Voice Of The People

Release Date: 4/13/2010
Label: MSR Classics
Catalog Number: 1344
Number of Discs: 1

Physical Format:

Notes and Editorial Reviews

SHOSTAKOVICH Violin Sonata, op. 134 1. FRANK Sueños de Chambi 2. 4 Canciones Andinas 3 1,2 Shem Guibbory (vn); 3 Susanna Eyton-Jones (sop); 1 Elizaveta Kopelman, 2 Sonia Rubinsky, 3 Craig Ketter (pn) MSR 1344 (72:05 Text and Translation)

Frank Daykin eloquently sets forth the underlying agenda of this release, titled Voice of the People , in his liner notes. He posits that humanity, universally, desires to live in societies that provide a modicum of security and well-being. He goes on to say that rarely has this been attained, and that totalitarian regimes have always feared the power of artists of all disciplines in communicating, on a host of levels, the aspirations of the people at large. They have striven to corral that power, realizing that failure to do so can prove catastrophic to their overarching agendas. In our own time, our understanding of the life and times of Dmitri Shostakovich, bolstered by Solomon Volkov’s book Testament , chronicles Shostakovich’s high-wire act. He was, in the early days of the Soviet Union, its golden boy. In its eyes he was an avatar of all that was modern and progressive who had attained both international praise and popularity at home. With the ascendancy of Joseph Stalin and that dictator’s subsequent revulsion over his opera Lady of the Mtsensk District , Shostakovich sank to the level of persona non grata. The opera was damned as being “formalistic” and, in its coruscating dissonance and blatant sexuality, anti-Soviet. As a result, Shostakovich spent the years until the dictator’s death in 1953 in fear of being shipped off to a gulag in the middle of the night. Those years presented an emotional roller coaster ride wherein he struggled to rehabilitate himself in the eyes of the authorities (his Fifth Symphony and Song of the Forest ) while consigning his more progressive works to the desk drawer. He was, however, always a humanist at heart with an underlying need to subvert arbitrary authority, and so produced and had performed a number of potentially subversive works, among them his 13th Symphony (with texts by Yevgeny Yevtushenko).

I have always regarded Shostakovich’s last works as his most telling. They are suffused with a dark mixture of bitterness and fatalistic resignation. Both the Violin Sonata, op. 134 (dedicated to David Oistrakh), and the Viola Sonata, op. 147, present those affective element’s their most extreme distillations.

American composer Gabriela Lena Frank (b. 1972) presents a metaphorical parallel to Shostakovich’s life experience. Both of her works present her lamentation over the subsumation and destruction of the indigenous Peruvian culture by the Spanish conquistadors. The first of them, Sueños de Chambi: Snapshots for an Andean Album , was inspired by photographs by Martin Chambi (1891–1973), who documented Peru’s vanishing pre-Spanish ways of life. The second, Cuatros Canciones Andinas (texts by José Maria Arguedas), presents three heartbreaking poems about love and loss. In all cases her music is tonal and disarmingly simple, but, in its Amerindian subtlety, goes right to the heart of that culture. Her mission in both works is to achieve a telling balance between those two cultural currents. Her results are ear-opening.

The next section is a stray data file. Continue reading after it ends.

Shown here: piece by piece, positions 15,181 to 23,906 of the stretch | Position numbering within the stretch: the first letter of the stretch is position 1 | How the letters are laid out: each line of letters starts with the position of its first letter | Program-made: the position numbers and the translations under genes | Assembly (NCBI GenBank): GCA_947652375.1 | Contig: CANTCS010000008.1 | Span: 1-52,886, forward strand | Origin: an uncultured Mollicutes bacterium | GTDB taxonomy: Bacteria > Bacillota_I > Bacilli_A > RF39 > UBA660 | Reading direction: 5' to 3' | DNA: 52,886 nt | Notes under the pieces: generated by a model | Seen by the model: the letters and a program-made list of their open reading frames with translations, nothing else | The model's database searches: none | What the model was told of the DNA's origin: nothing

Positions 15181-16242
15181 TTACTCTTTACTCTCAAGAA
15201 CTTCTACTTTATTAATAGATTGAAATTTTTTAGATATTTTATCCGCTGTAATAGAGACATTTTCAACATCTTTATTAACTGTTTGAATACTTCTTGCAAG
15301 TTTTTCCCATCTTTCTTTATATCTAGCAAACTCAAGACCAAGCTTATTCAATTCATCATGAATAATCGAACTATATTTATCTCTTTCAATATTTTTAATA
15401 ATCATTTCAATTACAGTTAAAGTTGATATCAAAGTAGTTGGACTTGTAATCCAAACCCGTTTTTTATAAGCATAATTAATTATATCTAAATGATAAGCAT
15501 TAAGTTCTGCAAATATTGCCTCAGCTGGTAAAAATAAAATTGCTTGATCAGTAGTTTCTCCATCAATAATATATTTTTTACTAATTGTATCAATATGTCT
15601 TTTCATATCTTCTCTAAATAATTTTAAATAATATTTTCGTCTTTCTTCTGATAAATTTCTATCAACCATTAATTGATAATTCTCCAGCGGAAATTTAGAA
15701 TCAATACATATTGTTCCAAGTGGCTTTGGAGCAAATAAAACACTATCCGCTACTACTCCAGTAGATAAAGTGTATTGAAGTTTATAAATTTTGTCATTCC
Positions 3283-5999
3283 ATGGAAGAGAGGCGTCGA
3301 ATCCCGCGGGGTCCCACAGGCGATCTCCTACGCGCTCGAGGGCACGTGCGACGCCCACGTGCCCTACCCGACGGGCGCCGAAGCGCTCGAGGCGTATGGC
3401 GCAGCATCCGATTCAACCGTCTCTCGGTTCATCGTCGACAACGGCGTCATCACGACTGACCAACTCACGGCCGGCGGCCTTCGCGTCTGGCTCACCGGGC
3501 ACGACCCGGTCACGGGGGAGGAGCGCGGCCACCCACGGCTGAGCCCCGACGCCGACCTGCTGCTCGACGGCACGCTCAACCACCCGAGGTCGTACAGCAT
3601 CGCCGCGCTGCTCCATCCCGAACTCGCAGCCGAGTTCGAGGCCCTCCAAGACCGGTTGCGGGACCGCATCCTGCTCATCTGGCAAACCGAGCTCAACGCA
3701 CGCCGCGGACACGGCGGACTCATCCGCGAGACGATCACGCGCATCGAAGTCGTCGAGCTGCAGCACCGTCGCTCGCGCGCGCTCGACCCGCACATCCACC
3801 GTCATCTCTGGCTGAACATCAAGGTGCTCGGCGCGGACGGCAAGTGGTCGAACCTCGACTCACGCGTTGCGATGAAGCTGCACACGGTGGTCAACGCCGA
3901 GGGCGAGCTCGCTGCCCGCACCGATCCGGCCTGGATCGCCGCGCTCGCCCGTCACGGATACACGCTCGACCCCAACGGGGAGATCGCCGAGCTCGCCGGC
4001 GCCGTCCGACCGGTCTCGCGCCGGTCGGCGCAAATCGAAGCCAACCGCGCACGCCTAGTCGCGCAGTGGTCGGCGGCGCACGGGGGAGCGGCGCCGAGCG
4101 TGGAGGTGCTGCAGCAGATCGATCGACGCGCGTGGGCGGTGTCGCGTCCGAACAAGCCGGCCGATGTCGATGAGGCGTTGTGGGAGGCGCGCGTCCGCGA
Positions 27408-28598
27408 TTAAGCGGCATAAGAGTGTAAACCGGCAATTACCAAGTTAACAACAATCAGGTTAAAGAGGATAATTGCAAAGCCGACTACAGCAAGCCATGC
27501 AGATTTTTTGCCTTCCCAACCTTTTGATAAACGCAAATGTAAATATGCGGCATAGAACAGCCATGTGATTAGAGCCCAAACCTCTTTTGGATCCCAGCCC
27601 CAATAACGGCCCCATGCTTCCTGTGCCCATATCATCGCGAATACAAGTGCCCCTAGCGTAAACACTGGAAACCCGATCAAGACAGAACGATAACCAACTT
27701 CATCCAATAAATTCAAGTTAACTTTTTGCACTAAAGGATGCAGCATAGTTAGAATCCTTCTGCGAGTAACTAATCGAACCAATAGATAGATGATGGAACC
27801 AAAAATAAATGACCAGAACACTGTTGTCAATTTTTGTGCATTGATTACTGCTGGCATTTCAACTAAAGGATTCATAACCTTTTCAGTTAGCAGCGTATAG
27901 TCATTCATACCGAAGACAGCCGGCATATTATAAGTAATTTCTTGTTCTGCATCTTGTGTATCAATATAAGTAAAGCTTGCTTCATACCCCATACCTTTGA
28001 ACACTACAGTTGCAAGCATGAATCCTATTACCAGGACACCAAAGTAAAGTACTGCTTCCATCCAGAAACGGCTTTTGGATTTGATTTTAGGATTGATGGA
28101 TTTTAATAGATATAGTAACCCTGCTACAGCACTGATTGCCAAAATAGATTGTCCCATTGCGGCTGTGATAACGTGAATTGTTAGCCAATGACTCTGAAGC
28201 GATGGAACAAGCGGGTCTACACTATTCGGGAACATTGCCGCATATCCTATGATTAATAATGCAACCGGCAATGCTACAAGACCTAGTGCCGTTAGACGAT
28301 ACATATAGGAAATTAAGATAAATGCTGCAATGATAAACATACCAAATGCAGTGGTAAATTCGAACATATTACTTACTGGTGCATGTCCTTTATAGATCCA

These performances are extraordinary. String players are, to me, closest to vocalists. Their very sound can make or break a piece of music. Violinist Shem Guibbory’s tone is arresting from note 1. His intonation is exemplary, and his rhythmic acuity brings all the flavors of Gabriela Lena Frank’s Sueños de Chambi: Snapshots for an Andean Album to the fore. His performance of the Shostakovich is on the same level as that of Oistrakh himself, and of Yuri Bashmet’s recording of Shostakovich’s Viola Sonata. By the same token, Susanna Eyton-Jones’s soprano vividly realizes both the power and the nuances of the text before her.

While I’m in a praising vein, I found the sound of this CD exceptional. Guibbory’s violin sounds rich and nuanced. Susanna Eyton-Jones’s soprano sounds similarly full bodied and beautiful from pianissimo to full cry. In the interest of full disclosure, I have a state-of-the-art turntable and still spin a lot of vinyl for my own amusement and pleasure. I love that old sound while still enjoying the virtues of the CD. Few CDs, however, have the warmth and detail of this offering. Reading its notes, I realized that it was produced by Shem Guibbory. What a revelation! A CD actually produced by a musician and not a run-of-the-mill record producer.

The results are, well, as you can more than probably discern from what is already written…

FANFARE: William Zagorski
Works on This Recording
1. Sueños de Chambi: Shapshots for an Andean Album, for violin & piano by Gabriela Lena Frank
Performer: Shem Guibbory (Violin), Sonia Rubinsky (Piano)
Period: Contemporary
Written: 2002 ;
2. Cuatro Canciones Andinas, for soprano & piano by Gabriela Lena Frank
Period: Contemporary
Written: 1999 ;
3. Sonata for Violin and Piano, Op. 134 by Dmitri Shostakovich
Performer: Shem Guibbory (Violin), Elizaveta Kopelman (Piano)
Period: 20th Century
Written: 1968 ; USSR
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